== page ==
“Streptococcus genus consists of 60 species, and there is a Pyogenic group within Streptococcus genus that shows pathogenicity. This group consists of 14 bacterial species and 5 subspecies including “beta-hemolytic” species that rupture the red blood cells. And they are categorized into group A, group B etc. based on serotypes (Lancefield).
As for PANS and PANDAS you inquired about, pathogenic bacteria in group A like Streptococcus pyogenes, Streptococcus dysgalactiae etc. are said to be causative species.
Other than these, Streptococcus agalactiae and S. peumoniae are known to belong to group B. In each species categorized by Lancefield grouping has (a)species that show(s) pathogenicity.
Streptococcus thermophilus used in our products does not belong to any group and is a safe species without hemolyzing property.
Also S. thermophilus is approved as a starter bacteria of yogurt in Codex international food standards set by WHO and FAO. Therefore, the consumption of S. thermophilus does not have any negative influence on PANS or PANDAS.”
The product, Just Thrive, contains four of the most important strains for autistic children. These strains are known as endospores. spores read the microbial environment and kill off the pathogenic bacteria while producing compounds to improve the growth of the right bacteria. These are the good ones that promote a healthy gut. They are able to survive and withstand the heat and acid levels of the stomach. They improve the condition in the gut, so “the garden can grow.” This cultivates the right environment for the body to return to its natural state.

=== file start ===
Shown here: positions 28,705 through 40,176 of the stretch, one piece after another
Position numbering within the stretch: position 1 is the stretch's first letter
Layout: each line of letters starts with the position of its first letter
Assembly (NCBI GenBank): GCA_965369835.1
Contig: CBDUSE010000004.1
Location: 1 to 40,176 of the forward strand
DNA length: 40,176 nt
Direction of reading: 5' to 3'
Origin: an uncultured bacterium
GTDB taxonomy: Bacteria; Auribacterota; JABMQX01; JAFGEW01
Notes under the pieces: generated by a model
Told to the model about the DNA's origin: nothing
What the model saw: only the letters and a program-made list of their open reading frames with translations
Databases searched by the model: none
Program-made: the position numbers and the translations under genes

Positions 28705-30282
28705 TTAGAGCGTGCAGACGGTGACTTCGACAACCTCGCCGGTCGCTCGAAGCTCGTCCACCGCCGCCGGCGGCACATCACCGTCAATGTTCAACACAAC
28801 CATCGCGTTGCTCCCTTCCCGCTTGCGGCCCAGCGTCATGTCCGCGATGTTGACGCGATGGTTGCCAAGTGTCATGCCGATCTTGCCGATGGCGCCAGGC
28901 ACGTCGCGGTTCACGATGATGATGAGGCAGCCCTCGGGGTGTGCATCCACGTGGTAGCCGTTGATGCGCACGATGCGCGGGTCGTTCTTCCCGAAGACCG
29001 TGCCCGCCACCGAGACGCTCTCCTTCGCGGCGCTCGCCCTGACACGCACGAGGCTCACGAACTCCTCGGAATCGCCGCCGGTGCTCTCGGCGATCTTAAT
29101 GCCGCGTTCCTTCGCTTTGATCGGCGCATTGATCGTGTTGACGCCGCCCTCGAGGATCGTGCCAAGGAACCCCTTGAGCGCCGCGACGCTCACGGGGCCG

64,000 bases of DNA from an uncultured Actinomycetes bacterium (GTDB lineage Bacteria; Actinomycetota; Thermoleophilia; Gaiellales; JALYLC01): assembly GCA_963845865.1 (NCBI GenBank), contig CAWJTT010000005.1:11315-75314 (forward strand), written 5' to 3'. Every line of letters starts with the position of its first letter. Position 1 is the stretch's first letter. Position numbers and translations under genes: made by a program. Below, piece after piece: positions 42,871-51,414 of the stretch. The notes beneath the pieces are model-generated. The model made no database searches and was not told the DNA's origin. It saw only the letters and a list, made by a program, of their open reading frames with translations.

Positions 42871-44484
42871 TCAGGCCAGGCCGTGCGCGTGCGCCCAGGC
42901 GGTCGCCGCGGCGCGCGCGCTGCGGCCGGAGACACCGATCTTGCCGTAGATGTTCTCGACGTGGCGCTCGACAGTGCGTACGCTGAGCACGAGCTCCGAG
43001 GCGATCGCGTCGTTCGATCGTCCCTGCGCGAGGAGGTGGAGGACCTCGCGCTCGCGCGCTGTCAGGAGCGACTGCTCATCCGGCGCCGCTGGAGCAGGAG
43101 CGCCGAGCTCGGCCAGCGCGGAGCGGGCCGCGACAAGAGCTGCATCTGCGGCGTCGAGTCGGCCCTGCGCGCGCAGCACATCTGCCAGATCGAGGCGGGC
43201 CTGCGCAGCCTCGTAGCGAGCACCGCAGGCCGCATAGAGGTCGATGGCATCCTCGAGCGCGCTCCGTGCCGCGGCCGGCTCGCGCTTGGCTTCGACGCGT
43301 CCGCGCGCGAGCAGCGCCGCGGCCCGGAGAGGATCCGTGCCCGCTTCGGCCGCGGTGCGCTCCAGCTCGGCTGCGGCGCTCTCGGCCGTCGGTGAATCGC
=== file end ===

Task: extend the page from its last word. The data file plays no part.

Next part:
Click here for a list of studies and to listen to my video podcast interview with the developer of Thrive.
Probiotics for infants:
Human strain probiotics
Human strain probiotics are typically derived from human source. They are from the same source as which they are working in humans, so are easily able to survive in the conditions within the organism that is their natural habitat. This makes them a good choice.
Common human strains used are:
- Bacillus Coagulans: reduces inflammation and increases the number of good bacteria.
- Bacillus Subtilis HU58: stimulates the immune system and is known as a powerful deterrent of bad bacteria.
- Bacillus Clausii: Found in many products. Known for its ability to rebuild positive microflora in post-antibiotic treatment.
Prebiotics are the food source for the probiotic stains. This food needs to be available to them when they are in the gut so that they can thrive in this environment. Many products do not contain a prebiotic and must be added as an additional supplement.
Quality probiotics need to be non-GMO, have no added fillers, and be gluten free.
It is always important to discuss any new supplement with a qualified practitioner before using.
I have gone into detail about probiotics in my book: Naturally Healing Autism: The Complete Step-By-Step Resource Handbook for Parents.